Dear College Student:
College is one of the most exciting times in a person’s life. It is a time when everything that you have known changes — your schedule, your friends, your way of seeing yourself and others. Change is good, it strengthens us to face challenges and helps us to become better people. But it can feel unfamiliar and painful.
I am going to share with you three pieces of advice that I wish had been shared with me when I first went to college.
- My first piece of advice is a simple one. Don’t be late for your first class!
Nobody wants to be the one person who is late for their first class in college. No one wants to walk into a room full of strangers whose eyes move to the girl in the navy blazer making her way nervously across the lecture hall. That girl was me. I was late for my first day of college! My parents had insisted on driving me up to Dublin and traffic was delayed because of a car accident.
Flustered and irritated after bickering with my parents about leaving earlier, I was not in the best frame of mind to begin my new life as a college student. Even though I was 20 minutes late, my mother insisted on walking with me through the door of college right up to my lecture hall. Cringing and slightly embarrassed by this, I rushed to get in to begin this new life and close the door on my old one. This brings me to my second piece of advice.
- Take the time to be present to your parents and family to thank them for all of their sacrifices for your college dream.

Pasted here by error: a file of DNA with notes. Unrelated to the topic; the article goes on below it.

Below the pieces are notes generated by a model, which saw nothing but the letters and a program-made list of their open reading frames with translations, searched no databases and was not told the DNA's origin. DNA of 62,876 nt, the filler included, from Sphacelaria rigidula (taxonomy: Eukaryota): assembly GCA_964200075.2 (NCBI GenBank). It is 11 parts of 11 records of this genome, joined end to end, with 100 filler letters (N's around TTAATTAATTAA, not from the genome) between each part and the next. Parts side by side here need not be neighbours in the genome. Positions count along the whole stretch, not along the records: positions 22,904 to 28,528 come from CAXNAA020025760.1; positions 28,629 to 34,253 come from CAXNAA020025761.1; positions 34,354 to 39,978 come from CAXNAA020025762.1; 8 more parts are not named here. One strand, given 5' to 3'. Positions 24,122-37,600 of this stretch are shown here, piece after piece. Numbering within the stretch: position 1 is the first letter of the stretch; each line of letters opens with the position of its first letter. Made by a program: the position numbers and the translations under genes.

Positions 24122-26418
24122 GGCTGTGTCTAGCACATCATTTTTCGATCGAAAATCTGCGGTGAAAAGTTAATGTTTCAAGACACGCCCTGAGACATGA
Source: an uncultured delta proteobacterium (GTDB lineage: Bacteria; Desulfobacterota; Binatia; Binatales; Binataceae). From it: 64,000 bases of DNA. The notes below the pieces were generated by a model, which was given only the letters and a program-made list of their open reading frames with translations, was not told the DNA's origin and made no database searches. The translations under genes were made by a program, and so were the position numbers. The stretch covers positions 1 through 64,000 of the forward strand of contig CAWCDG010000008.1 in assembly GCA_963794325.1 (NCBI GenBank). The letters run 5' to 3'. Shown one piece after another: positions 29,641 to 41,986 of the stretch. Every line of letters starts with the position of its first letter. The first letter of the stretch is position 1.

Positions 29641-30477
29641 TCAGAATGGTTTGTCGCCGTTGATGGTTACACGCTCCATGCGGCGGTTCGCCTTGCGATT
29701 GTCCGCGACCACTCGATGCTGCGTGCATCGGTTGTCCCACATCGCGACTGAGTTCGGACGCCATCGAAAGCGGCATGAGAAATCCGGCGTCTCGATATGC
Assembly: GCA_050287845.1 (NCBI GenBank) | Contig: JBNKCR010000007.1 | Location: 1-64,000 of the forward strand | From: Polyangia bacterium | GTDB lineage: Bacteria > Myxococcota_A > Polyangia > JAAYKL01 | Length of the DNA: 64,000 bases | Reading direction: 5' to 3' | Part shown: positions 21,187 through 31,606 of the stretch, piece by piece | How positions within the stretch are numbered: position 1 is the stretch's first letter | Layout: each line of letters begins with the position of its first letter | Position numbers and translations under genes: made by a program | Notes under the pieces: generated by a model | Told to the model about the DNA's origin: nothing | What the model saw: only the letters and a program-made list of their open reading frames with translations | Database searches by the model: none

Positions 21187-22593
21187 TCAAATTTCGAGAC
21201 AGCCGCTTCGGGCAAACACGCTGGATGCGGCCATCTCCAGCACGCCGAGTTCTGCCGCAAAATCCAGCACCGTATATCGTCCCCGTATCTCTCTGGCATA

I barely remember what my mother said to me that morning as she kissed me and hugged me goodbye as I rushed into the hall to begin my philosophy class. If I had slowed that time down, I would have seen in my mother’s face all of the hopes and dreams she carried for my life. I would have seen her tears as she held me and told me to “work hard and do my best.”
I would have seen how she was struggling to say goodbye to her eldest child and how proud she was of me. But I was so focused on what was ahead of me that I failed to see the gift that was standing in front of me in my mother’s love. Please realize that this is a hard time for your family and take every moment that you can to spend quality time with those you love. It is hard for them, too.
- My third piece of advice is to hold on to your faith.
During this time of change, your Catholic faith is one that will ground you through this transition. As you grow as an individual, your faith will grow with you. Don’t abandon your roots as a Catholic as you stretch and reach for the stars. Following the path of Jesus Christ and his body, the Catholic Church, is a path that will never lead you astray.
Take time for prayer, connect with friends through your Newman Center or campus ministry program and continue to go to Mass. When we make a mistake, we believe that we are unlovable and that our mistake is unfixable. Please know that there is nothing that God cannot forgive us for if we approach him with a sorrowful heart. When you make a mistake (and you invariably will), don’t forget that the loving arms of Jesus are always open to you in the sacrament of reconciliation.
To those who are beginning college for the first time and those who are continuing their college journey, I wish you love, laughter and much joy.
Stanz is director of the diocesan Department of New Evangelization and co-author of “The Catechist’s Backpack.”